Around the globe, millions of women are fighting for their reproductive rights. They are fighting for the right to control how many children they bring into the world. They are fighting for the right to have ready access to contraceptives. And they are fighting for the right to obtain a safe and legal abortion.
In this battle, women are supported by the world’s leading non-governmental organizations specializing in reproductive health care. But the United States refuses to work with these world health leaders, thanks to the mindless Global Gag Rule first instituted by President Reagan, and re-imposed after the Clinton years by our current president. This policy places restrictions on health care workers overseas that they would never have to face if they were based in the United States.
If these overseas groups spend even a dime of their own money advocating for changes in their own nations’ abortion laws, they are ineligible to receive family planning funds from our country. They can’t spend their own money to do what they think is right for women without losing U.S. support.
These same hard-working NGO’s are not just sidelined in the policy debate, they cannot even counsel women about abortion. If a pregnant woman shows up at a family planning clinic in South Africa, the doctor cannot even tell her that abortion is an option without jeopardizing the clinic’s financial support.
Without that support, many of these facilities would have to close their doors forever, depriving women of essential health care services, including screenings for HIV and cervical cancer, and especially the provision of contraceptives for the prevention of unwanted pregnancies and abortion.
By gagging the world’s most effective reproductive health care organizations, the President is hoping to reduce the rate of abortion. But that is not happening. The Global Gag Rule is just making abortion more unsafe.
Earlier this month, The Lancet, a highly-respected British medical journal, published a major study of worldwide abortion rates, conducted jointly by the U.N.’s World Health Organization and New York’s Guttmacher Institute.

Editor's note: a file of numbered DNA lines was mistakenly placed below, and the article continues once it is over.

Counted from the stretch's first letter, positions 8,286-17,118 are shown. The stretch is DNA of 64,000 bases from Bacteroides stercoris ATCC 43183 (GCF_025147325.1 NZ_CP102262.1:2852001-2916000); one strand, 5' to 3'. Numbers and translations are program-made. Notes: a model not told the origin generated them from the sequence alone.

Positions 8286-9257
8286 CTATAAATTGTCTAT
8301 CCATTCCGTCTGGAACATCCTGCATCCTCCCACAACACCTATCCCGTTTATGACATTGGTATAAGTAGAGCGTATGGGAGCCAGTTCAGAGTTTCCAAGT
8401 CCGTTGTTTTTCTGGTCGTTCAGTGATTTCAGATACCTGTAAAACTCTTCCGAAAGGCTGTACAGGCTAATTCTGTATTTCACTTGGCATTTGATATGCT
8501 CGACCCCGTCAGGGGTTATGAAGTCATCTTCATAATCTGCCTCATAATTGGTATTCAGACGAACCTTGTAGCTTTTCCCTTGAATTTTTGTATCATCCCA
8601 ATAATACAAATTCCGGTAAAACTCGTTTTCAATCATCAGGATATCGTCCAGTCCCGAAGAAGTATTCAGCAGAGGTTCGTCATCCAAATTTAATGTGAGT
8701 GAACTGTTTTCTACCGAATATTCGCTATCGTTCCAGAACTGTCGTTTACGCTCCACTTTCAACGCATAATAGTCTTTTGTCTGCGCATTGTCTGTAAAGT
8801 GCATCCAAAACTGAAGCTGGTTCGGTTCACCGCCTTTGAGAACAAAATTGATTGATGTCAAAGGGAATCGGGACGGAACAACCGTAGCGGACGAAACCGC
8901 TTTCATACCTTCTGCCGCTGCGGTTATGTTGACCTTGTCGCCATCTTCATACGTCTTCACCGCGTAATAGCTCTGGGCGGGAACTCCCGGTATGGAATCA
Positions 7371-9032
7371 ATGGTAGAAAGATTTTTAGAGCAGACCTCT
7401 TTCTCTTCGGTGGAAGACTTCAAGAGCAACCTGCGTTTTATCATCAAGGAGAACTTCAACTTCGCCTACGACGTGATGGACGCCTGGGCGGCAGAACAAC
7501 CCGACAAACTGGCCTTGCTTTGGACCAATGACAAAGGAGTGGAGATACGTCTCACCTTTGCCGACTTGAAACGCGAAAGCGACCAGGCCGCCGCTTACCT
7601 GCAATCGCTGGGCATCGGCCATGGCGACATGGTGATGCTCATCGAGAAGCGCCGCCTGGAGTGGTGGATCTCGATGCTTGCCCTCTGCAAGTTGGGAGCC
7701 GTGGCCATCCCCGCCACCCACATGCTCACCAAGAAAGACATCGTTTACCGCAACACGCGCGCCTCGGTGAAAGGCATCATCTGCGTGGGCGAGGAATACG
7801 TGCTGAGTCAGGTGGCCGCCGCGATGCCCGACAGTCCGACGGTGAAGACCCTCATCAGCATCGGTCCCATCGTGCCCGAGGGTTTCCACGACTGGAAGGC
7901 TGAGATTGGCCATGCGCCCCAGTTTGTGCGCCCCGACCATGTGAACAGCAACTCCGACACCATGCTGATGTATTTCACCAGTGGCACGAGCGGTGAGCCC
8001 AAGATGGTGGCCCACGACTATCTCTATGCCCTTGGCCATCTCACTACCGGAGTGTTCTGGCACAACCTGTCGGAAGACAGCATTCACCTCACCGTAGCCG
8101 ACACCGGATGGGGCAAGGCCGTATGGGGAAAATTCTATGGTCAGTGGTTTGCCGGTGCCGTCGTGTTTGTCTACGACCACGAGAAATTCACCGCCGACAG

The results of the study are as eye-opening as a jolt of caffeine in the morning. The study found that in countries in which abortion is legal and countries in which it is illegal, abortion rates are pretty much the same. But there is a shocking difference: where abortion is legal, it is provided in a safe manner. Where it is illegal, abortion is often performed under unsafe conditions by poorly-trained providers.
In fact, an estimated 20 million unsafe abortions are performed every year, almost all of them in countries where abortion is illegal under most circumstances. An estimated 67,000 women die each year as the result of complications from those unsafe procedures – let me repeat that: 67,000 women dead from unsafe abortions each year, often leaving many children behind.
Given these staggering statistics, the United States should be actively supporting NGO’s which are fighting to get rid of unjust laws banning or severely limiting abortion, not shunning them. We should be working organizations like the Family Planning Association of Kenya, the Family Guidance Association of Ethiopia, the Planned Parenthood Association of Ghana and the International Planned Parenthood Federation – all of these organizations have been barred from getting U.S. family planning funds.
If banning abortion doesn’t lower the abortion rate, what does? The answer is clear: ready access to contraception.
In Eastern Europe – a place I know a little bit about – where the availability of effective contraception has greatly expanded since the fall of the Communist regimes, the abortion rate has dropped by more than 50 per cent.
But because of the punitive provisions of the Global Gag Rule, since 2001 the United States has stopped shipping contraceptives to 20 developing countries in Africa, Asia and the Middle East – and many leading NGO family planning providers in other countries have stopped receiving contraceptives. While the Global Gag Rule is being promoted as anti-abortion, it remains at its core anti-family planning.
These are important issues, and they demand from us a constructive response. My good friend from New York, the distinguished Chairwoman of the House Foreign Operations Appropriations Subcommittee, Nita Lowey, has done just that. I strongly endorse the contraceptives language in her bill that begins to unravel the Global Gag Rule, and I hope that by the end of the legislative process, it will be completely repealed.
The Global Gag Rule is bad policy and it is doing enormous harm to women around the globe. The sooner we change it, the better for everyone concerned.